Creighton Manning Engineers of Colonie has been hired to conduct a $500,000 study of the impact GlobalFoundries and other development is having on traffic in central Saratoga County.
The Center for Economic Growth is administering the study, with a $250,000 grant from National Grid and other funding through a variety of sources.
The study won’t be finished until the spring of 2016.
Creighton Manning’s proposal was selected from among three, said Center for Economic Growth President F. Michael Tucker. The firm is one of the most experienced in the Capital Region in doing traffic management studies.
The regional study, which has been under discussion for the last year, will evaluate the current and predicted traffic and transportation needs of Saratoga County, including the potential for a new Northway exit north of Round Lake. Such information would be needed to justify federal funding for a new exit, but could also be used to plan other traffic improvements.
The Capital District Transportation Committee, which oversees transportation planning for Saratoga, Albany, Schenectady and Rensselaer counties, will oversee technical aspects of the study.
National Grid recently approved the grant, after the other $250,000 was raised from local sources, including Saratoga County, the towns of Malta and Stillwater, GlobalFoundries and the Saratoga County Industrial Development Agency.
Plans for the study grew out of meetings organized since early last year by U.S. Rep. Paul Tonko, D-Amsterdam, in an effort to address concerns about regional transportation planning and how to finance it.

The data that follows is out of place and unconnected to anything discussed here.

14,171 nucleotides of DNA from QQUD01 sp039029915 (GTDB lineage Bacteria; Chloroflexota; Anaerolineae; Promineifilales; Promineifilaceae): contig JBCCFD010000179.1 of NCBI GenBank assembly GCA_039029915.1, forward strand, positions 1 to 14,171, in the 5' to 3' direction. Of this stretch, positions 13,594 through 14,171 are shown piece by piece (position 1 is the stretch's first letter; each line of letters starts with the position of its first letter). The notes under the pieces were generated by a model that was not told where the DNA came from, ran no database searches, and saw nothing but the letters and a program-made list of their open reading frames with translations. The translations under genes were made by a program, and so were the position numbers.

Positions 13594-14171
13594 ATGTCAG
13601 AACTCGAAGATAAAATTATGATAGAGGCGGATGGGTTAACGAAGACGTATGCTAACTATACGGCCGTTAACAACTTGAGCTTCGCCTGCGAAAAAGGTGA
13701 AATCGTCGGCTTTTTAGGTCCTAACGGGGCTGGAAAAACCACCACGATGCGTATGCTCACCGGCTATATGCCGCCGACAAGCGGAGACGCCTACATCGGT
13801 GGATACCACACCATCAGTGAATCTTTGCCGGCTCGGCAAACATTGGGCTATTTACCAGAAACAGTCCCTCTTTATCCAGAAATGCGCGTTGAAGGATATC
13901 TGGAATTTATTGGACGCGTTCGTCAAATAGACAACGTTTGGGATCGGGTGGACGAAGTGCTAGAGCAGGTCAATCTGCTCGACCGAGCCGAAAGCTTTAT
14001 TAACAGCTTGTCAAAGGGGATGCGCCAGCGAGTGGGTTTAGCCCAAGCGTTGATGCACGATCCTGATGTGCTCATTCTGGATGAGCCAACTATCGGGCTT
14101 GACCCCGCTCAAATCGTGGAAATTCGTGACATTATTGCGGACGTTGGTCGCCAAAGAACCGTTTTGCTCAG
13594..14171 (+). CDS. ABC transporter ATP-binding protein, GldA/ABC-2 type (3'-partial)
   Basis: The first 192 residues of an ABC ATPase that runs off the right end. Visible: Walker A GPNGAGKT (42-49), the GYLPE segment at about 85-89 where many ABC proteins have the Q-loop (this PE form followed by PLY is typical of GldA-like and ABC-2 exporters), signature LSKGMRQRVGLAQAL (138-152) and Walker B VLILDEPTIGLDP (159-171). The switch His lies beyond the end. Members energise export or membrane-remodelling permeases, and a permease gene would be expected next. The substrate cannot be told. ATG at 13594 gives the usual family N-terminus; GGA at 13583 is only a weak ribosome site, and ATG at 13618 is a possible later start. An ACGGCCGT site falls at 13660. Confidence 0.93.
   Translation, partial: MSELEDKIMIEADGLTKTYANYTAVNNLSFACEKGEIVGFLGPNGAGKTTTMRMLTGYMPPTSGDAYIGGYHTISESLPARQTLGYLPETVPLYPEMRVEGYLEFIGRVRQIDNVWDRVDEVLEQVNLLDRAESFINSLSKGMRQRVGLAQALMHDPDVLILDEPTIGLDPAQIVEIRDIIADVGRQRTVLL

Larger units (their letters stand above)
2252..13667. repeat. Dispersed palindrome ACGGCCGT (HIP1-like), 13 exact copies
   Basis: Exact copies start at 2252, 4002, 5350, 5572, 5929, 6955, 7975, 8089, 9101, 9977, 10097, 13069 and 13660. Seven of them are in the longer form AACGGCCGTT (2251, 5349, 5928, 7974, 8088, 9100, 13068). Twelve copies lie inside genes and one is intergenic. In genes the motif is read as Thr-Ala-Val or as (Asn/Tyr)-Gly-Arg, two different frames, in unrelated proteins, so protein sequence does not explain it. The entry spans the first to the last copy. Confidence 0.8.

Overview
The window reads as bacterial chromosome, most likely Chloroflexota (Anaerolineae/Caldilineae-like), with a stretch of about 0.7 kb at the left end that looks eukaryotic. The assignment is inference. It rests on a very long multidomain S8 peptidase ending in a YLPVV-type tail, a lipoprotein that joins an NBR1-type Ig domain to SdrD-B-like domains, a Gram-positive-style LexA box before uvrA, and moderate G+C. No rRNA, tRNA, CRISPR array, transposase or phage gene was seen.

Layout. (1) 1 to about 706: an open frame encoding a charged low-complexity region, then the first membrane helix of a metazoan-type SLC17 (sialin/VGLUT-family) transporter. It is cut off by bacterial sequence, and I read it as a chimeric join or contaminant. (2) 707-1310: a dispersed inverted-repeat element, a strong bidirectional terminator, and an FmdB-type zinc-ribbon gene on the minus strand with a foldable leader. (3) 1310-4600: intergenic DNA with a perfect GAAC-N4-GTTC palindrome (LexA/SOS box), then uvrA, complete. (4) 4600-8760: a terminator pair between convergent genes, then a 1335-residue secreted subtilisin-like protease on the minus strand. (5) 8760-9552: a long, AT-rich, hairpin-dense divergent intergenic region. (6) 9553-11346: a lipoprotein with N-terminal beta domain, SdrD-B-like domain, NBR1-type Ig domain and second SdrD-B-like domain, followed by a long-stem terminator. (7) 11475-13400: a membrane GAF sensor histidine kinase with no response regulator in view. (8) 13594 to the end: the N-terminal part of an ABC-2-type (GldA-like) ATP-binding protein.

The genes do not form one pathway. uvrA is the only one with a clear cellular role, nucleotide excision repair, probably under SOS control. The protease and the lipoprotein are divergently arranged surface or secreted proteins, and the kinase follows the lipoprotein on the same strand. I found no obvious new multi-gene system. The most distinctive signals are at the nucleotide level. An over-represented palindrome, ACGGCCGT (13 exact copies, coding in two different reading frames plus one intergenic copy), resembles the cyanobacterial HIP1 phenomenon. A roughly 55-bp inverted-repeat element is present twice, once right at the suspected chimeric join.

While much of the Malta-Stillwater traffic growth is attributed to the 2,400 permanent workers and 3,000 construction workers now at GlobalFoundries, other development is also occurring. The Route 67 corridor east of the Northway is also seeing hundreds of big trucks because of the intermodal facility at the re-established Halfmoon railyard, and the town of Stillwater is looking for more development along Route 67.
“This traffic study will provide Saratoga County and New York state with the critical data it needs to make cost-effective decisions about the infrastructure needs of our community,” Tonko said in a statement Thursday.
National Grid is contributing the money through an economic development fund it maintains.
“Investment in infrastructure, from electricity to roadways, is vitally important to growing our local economy,” said Cheri Warren, National Grid’s senior vice-president of asset management.
Malta and Stillwater officials both said they’re eager to see the study get started.
“Both Saratoga County and the town of Malta will benefit from the information collected through this important study,” said Malta town Supervisor Paul Sausville, who is also chairman of the county Board of Supervisors.